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Nobunaga's Ambition: Rise to Power
Scheduled release date: February 5, 2008
Number Of Players:

Old-school gamers may recall the Nobunaga’s Ambition titles on the NES and SNES; they were perfect for the strategy lovers who enjoyed the ultimate in virtual micromanagement. Back in those days, it was difficult to find such a deep experience on consoles, so if you were a fan of the setting – 16th-century feudal Japan – something like Nobunaga’s Ambition was a true diamond in the rough. Thankfully, Koei is bringing yet another installment in the series to North America, even though it’s not a next-generation game. It’s for the PS2, but the game’s very existence means two things 1. the PS2 isn’t dead (it’s not even close, my friends), and 2. strategy titles have never been the epitome of graphical excellence, but then again, they don’t need to be. The game doesn’t require the visual amazement contained in God of War II; this be a thinking-man’s game, and you’ll be spending the vast majority of your time…well, strategizing. Patience is a virtue, here.

This newest entry is Nobunaga’s Ambition: Rise to Power, and it’s scheduled to arrive in U.S. stores early next month. Perhaps as a nod to those who played the earlier games, it takes place during the Sengoku period of Feudal Japan. If you’ve played any of Koei’s recent productions – Dynasty Warriors, Kessen, etc. – you’re probably very familiar with the name, Nobunaga Oda. A legend in the land of the Rising Sun, Oda assembled and led the single strongest army in the country, ultimately reuniting Japan under his rule. He utilized a combination of diplomacy and out-and-out warfare, although we’re willing to bet the majority of Rise to Power will center on the latter. Obviously, you will assume the role of Oda and attempt to both conquer and settle the Warring States of the era, all the while taking advantage of an extraordinarily robust strategy mechanic. Remember, you won’t be starting from a position of power; you’ll be forced to build and maintain that aforementioned “strongest army in the country.” Of course, that’s half the fun, and besides, don’t you want a challenge? Oda faced a giant challenge…so should you.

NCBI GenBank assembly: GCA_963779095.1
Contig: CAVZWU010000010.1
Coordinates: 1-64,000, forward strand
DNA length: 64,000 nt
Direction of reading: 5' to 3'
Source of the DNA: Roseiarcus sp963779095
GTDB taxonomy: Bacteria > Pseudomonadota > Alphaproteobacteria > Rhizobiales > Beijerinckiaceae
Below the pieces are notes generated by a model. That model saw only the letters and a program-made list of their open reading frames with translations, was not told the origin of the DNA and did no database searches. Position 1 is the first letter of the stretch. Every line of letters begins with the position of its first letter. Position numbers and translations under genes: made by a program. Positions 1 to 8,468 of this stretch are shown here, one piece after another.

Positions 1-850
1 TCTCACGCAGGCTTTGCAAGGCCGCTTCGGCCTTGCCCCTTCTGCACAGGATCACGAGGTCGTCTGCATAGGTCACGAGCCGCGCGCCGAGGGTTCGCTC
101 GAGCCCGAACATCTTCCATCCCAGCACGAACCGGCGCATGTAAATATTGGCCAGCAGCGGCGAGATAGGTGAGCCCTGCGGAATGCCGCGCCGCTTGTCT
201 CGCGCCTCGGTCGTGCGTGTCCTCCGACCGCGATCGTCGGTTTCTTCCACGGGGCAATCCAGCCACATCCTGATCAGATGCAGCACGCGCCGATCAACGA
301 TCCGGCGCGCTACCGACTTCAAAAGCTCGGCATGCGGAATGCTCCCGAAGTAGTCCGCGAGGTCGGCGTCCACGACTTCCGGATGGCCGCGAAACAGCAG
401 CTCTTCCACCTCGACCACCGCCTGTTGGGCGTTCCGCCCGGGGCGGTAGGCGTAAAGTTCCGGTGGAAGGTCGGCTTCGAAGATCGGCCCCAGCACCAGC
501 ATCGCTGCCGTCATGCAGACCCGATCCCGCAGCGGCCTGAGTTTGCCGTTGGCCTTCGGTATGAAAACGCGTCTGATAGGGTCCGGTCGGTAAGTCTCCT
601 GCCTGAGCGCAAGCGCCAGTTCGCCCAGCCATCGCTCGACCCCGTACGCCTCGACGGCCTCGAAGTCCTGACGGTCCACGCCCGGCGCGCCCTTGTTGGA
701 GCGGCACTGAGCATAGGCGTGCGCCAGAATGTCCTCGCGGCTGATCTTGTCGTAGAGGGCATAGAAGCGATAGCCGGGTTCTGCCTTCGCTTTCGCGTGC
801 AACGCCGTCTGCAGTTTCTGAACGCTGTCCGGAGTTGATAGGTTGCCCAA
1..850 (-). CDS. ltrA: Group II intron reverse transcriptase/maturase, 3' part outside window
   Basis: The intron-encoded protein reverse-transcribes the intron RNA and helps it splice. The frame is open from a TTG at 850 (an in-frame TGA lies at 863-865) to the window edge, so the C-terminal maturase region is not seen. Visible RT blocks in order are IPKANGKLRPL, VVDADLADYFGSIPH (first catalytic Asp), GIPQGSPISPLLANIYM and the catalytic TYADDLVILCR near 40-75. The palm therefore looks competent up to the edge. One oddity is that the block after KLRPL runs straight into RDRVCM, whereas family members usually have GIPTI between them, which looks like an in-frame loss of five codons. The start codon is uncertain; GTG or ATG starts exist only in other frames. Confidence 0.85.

In addition to the building challenge, you’ll also be able to select one of over 300 (that’s right, 300) starting points on the very large map! This isn’t the kind of thing we saw back in 1988, that’s for damn sure. But that’s hardly the biggest change you’ll notice in Rise to Power, because Koei has moved ahead and abandoned the age-old static-screen gameplay style and implemented an active RTS format. Rather than seeing sequential set pieces as you progress economically and in combat, you will see everything unfold as you would in games like Command & Conquer and Age of Empires. To use another comparison, you will watch your newly acquired territories grow and prosper just as you would in Civilization. Furthermore, Koei has worked to tone down the level of required attention and micromanagement; some of those structures you build will function on their own. You know how the dwellings in Hereos of Might and Magic would automatically produce the creatures, and all you’d have to do is purchase them? Well, this is a similar idea.

Just like in most RTS titles, success will rely on your ability to assemble an army and execute appropriate orders. But at the same time, good results will come if you pay close enough attention to what’s happening off the battlefield. While the game will indeed do some of the work for you, you still need to establish alliances with your neighbors and even offer gifts to would-be opponents. If you negotiate enough deals, you may actually be able to bypass all-out war, which should be highly beneficial to the health and well-being of the citizens under your rule. This is the most interesting part of Rise to Power in our estimation, just because it seems very fresh and unique. We love the idea of balancing aggressive combat tactics with the diplomatic approach, but we have to wonder…will the rewards for the latter style be equal to the more traditional, “just wipe ‘em all out” approach? For example, we’re essentially asking the classic Machiavellian question: is it better to be loved or feared? The 15th-century prince concluded it was better to be feared, so perhaps Koei is adopting that same philosophy. Therefore, maybe we’ll only resort to negotiations if we’re in a weaker position.

Now, if you’re not the biggest fan of real-time strategy, you will have the option to pause the action and issue commands. Those who want the extra time to think things over in regards to your next move (do I send the cavalry and keep the archers back or should I try a full-frontal assault?) will appreciate this feature. Another very cool feature should appeal to all you gambling nuts out there: you may encounter some enemy generals who will challenge you to something called “all-in” fights, which are exactly what they sound like. The current ruler can gain new territory if he wins but stands to lose it all if he fails. How’s that for a major twist to the typical RTS formula? The rest of the game will – of course – revolve around a deep and hopefully satisfying strategy mechanic, even though we still question if Koei can pull it off. They clearly want to introduce several new ideas into the standard strategy format, but sometimes, these games really tend to drag… Even if it is “real-time,” things can slow to a crawl if the pacing isn’t done correctly.

Nobunaga’s Ambition: Rise to Power is scheduled to arrive on February 5, so that’s when we’ll have all our questions answered. Here’s hoping for the best! Koei could use a boost, you know.

1/14/2008   Ben Dutka